Tips for Crossing the bar safely
There are a number of bar crossings in New Zealand. These harbours have shallow shoal across the entrance which can create risky conditions in specific winds and tides. Low tide is especially unsafe.
Before trying to cross the bar of any harbour, it is recommended to seek for local advice, have knowledge about the area and ask an experienced skipper to accompany you on your travel.
Before you cross a bar:
- Get the latest weather forecast of the area.
- Check the tides, examine the bar at low tide if possible and familiarize yourself with the local features of the bar you are planning to cross.
- Make sure the steering, engines and other equipment are working properly;
- When conditions are unfavorable an ample experience may not be enough for crossing a bar safely. The skipper’s experience level and vessel type must be highly considered;
- A quick change in conditions might prevent a safe return to the harbour. Vessels unfit to withstand adverse seas outside the bar should not leave port. Vessels leaving for longer journeys should guarantee that they have sufficient fuel and arrangements to empower the vessel to stay adrift or potentially redirect to another port should unfavorable bar conditions win on their return.
- Radio or call your local coastguard or phone buddy if you are isolated to advise them of your crossing, tell them you will call in after completing the crossing.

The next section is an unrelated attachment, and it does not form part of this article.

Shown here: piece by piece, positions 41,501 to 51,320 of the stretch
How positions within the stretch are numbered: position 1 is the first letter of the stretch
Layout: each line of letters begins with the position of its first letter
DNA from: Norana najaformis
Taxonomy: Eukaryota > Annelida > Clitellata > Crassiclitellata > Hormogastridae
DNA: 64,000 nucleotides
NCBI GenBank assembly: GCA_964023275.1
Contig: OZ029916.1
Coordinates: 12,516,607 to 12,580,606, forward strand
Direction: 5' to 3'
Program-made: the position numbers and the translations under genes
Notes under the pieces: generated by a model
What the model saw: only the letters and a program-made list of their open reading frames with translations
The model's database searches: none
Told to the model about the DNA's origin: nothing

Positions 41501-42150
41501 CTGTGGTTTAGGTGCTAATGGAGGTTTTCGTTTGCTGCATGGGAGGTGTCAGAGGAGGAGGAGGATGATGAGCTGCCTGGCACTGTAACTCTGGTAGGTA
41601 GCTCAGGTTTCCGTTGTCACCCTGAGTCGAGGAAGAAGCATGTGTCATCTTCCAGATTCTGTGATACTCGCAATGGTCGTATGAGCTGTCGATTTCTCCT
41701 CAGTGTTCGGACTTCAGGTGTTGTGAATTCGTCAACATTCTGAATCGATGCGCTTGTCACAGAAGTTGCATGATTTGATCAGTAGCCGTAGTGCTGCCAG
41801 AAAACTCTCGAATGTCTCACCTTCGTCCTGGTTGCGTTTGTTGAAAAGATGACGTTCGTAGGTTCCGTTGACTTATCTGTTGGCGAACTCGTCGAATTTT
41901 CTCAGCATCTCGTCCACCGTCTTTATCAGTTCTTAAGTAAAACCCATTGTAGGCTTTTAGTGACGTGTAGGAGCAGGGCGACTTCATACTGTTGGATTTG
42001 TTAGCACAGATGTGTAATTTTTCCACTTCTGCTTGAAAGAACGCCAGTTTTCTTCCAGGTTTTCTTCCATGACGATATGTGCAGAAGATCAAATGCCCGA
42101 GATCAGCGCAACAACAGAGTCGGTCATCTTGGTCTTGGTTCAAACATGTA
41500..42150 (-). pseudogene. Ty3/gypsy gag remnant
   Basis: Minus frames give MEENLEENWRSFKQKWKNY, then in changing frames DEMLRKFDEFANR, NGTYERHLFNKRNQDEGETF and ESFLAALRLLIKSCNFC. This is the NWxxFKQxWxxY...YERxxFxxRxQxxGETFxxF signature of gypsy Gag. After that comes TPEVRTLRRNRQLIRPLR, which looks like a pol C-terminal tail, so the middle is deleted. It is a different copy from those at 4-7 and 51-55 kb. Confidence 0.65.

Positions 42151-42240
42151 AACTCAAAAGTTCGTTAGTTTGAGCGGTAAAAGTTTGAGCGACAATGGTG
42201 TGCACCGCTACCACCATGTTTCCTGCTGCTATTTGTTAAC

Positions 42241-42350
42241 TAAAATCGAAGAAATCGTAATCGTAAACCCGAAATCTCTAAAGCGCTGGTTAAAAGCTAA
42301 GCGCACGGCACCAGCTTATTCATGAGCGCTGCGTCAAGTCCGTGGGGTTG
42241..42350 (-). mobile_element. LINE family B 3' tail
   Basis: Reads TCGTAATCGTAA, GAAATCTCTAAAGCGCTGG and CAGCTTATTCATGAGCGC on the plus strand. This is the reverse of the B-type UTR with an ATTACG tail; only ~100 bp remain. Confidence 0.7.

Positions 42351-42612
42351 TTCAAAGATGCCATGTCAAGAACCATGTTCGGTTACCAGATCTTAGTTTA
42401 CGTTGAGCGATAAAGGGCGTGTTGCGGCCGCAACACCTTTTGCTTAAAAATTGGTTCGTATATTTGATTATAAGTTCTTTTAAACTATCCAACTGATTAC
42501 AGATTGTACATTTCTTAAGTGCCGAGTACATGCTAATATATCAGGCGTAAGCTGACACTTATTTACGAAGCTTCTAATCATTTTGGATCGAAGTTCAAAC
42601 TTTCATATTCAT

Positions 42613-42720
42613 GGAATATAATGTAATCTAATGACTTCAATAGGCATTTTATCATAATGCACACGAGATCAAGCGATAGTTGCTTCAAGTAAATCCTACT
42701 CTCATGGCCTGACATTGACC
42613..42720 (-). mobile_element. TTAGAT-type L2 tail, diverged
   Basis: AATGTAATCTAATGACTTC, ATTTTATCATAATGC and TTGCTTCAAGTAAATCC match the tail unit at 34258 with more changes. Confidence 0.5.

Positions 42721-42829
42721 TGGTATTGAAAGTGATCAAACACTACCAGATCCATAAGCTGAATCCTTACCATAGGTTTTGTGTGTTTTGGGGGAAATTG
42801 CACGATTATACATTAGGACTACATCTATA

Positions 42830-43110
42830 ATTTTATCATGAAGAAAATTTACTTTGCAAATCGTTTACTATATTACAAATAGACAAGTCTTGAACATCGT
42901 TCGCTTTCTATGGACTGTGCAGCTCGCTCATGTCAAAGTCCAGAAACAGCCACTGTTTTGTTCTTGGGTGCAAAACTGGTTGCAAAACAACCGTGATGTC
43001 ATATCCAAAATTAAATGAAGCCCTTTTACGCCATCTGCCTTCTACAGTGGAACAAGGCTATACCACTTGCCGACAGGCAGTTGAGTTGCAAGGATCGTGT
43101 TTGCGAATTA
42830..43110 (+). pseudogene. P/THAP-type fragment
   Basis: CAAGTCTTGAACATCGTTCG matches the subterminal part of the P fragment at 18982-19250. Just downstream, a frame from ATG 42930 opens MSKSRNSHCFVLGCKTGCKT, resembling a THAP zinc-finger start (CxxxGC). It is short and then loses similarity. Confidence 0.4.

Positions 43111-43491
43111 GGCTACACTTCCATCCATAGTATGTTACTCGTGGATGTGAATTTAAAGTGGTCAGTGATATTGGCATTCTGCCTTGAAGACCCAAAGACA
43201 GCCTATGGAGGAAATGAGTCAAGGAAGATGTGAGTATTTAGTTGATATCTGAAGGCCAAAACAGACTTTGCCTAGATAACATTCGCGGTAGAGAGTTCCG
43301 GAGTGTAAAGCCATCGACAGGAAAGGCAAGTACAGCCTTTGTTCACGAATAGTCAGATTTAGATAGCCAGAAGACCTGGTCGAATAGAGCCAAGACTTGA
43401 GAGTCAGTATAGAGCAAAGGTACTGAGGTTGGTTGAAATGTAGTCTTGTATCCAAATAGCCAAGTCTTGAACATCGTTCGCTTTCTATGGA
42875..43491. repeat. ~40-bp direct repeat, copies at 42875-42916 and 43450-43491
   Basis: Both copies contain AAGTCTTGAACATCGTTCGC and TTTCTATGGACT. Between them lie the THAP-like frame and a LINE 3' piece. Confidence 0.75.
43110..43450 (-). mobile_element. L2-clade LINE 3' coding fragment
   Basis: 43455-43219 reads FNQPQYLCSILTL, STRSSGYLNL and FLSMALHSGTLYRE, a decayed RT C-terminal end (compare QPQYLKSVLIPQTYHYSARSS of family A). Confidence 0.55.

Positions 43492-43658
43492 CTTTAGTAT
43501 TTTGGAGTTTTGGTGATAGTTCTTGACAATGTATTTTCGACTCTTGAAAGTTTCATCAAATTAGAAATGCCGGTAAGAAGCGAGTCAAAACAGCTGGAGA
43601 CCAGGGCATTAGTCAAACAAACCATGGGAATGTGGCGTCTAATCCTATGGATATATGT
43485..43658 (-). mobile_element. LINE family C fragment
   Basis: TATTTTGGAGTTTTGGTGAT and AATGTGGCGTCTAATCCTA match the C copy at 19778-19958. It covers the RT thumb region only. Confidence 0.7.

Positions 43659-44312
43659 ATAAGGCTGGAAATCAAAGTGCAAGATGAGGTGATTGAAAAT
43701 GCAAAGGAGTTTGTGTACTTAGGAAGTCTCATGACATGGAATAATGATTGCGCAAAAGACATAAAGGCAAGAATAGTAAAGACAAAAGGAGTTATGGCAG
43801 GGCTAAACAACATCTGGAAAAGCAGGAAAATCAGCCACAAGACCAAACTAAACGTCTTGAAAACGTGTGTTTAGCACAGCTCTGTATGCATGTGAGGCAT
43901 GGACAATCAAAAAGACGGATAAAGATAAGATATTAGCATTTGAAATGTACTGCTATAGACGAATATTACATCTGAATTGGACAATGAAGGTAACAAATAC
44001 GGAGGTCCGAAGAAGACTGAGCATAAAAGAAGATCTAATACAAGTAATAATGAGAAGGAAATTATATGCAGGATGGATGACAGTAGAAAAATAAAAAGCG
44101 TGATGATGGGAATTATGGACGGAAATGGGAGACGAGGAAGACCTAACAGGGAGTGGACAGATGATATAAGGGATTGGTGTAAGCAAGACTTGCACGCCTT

During a bar crossing
- Safely secure or close all deck openings, hatches and entryways;
- Make sure that your vessel has satisfactory strength. All loose objects including gear on deck, ice slurry canisters and their covers must be secured. Guarantee all weights, including travelers, are as low down in the vessel as possible;
- Make sure that everybody on board is alert and dressed;
- Each individual on board should wear an appropriate lifejacket. Children should be nearly checked;
- The way to deal with the bar ought to be made at a moderate speed so speed can be increased or slackened as conditions manage;
- A lookout observing behind should be posted keep the helmsman educated of the approach of hazardous building swells;
- To ensure adequate sea room and mobility, keep a safe distance and stay away from different vessels crossing the bar;
- If all else fails DO NOT cross the bar.
- Call the Coastguard or your radio/phone buddy to advise you are safely across.
Keep in mind, it is at last the skipper’s duty to decide if to cross a bar!
ArchiveJanuary 2021 (3) December 2020 (3) November 2020 (7) October 2020 (2) July 2020 (1) April 2020 (1) September 2019 (1) August 2019 (1) July 2019 (1) June 2019 (2) February 2019 (3) January 2019 (1) December 2018 (2) October 2018 (2) July 2018 (1) June 2018 (2) May 2018 (2) April 2018 (1) March 2018 (2) February 2018 (1) January 2018 (1) December 2017 (1) October 2017 (1) September 2017 (2) August 2017 (1)
Other articles you might be interested in
Engine oil contamination causes numerous equipment failures. Here are eight remedies that may help solve common oil contamination problems.
Launching situations may depend on each boat ramp and with different tide and water levels. Launching must progress slowly until you are familiar with the water and ramp levels. You should adapt the following steps for your s...
Well another summer is indeed here. Jan and Feb are probably our biggest months for claims, both in volume and severity.
Clearly, the size of your vessel will play a major role in what you can and cannot do to protect your boat from a storm. Remember to pay attention to furled sails, they really need to be secured!